Originally, I wrote a post about plagiarism when it came to copying and pasting event and meme information. It was a good post. But I am not going to share that post with you. The reason I am not sharing that post with you is that my business website was plagiarized. And while this is not going to be a post that points fingers and reveals whodunit, I do feel that it gives me the perfect opportunity to talk about what plagiarism is, why it can be easy to do unintentionally, and how you can protect yourself.
Plagiarism is more than copying someone’s words. Plagiarism is more than taking someone’s words and changing a few of them. Plagiarism involves the theft of someone else’s ideas and/or words and passing them off as your own.
I see a lot of copying and pasting of event and meme information. (Especially now during the 2013 challenge season.) Kelly and I attempted to cut down on people copying information from the Bout of Books website and pasting it on their blogs without crediting our blog by drafting an official blurb. However, people would take our official blurb, copy it to their site, and not indicate that it was written by someone else. We eventually added “-from the Bout of Books team” to the end of our blurb to ensure we got the credit for our words. I have also seen my Top Off Tuesday blurb on someone else’s site without attributing the words to me.
It is very frustrating to see your words on someone else’s site and not receive credit for them.
As book bloggers, we put a lot of time and effort into creating our blogs, our memes, and our events. Seeing our time and effort being capitalized on by someone else is upsetting. We feel violated. As a business owner, seeing my carefully crafted pitch plagiarized took my outrage and violation even further because the person stood to profit financially from my work and pull potential clients away from me. My pitch was not copied word for word. Rather, words were switched around and sentences were re-written using the same grammatical structures and the same general meaning, but with different words. This is still plagiarism.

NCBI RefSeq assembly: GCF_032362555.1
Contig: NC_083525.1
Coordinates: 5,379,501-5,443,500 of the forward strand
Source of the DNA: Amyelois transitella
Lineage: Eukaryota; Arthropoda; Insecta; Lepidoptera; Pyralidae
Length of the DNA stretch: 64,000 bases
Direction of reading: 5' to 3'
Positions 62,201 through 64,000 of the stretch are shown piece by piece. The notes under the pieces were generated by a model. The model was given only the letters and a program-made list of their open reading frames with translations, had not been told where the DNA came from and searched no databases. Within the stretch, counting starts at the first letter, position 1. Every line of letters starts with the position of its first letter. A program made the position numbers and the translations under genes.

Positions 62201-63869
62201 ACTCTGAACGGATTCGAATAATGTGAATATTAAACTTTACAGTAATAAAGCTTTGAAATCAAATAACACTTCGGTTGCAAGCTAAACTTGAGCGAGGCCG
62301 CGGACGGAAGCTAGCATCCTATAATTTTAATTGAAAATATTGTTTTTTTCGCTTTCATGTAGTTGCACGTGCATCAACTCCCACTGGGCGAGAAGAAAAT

To very quickly demonstrate what I’m talking about, I have taken a line from Kelly’s Beautiful Demons review (with her full permission of what I’m about to do) and rephrased it.
Kelly’s sentence: I’ve never been a huge fan of storylines that have the main character putting aside all her convictions to join the popular crowd but I think it worked in this case.
My sentence: Stories that have main characters who drop their morals to be a part of the popular crowd don’t usually work for me, but it worked for this book.
(You get the idea, right? Even by changing a few things, I’m still copying Kelly’s ideas.)
It is also possible to properly paraphrase someone and still plagiarize. How? If you paraphrase, it means you are using someone else’s ideas. Paraphrasing is, in effect, taking someone else’s words and ideas and putting them into your own words. If you do not properly credit these ideas, it is plagiarism. Passing off someone else’s ideas as your own is plagiarism, too.
However, in an atmosphere like the book blogging community, where there are so many people, it is possible to independently think of the same meme. Or event. That is different. It is important, then, to do research if you think of a meme/event/idea. Has someone already started something similar? If it’s similar, how is yours different? Is it different enough to stand on its own? (Example: There are a couple series catch up challenges out there.)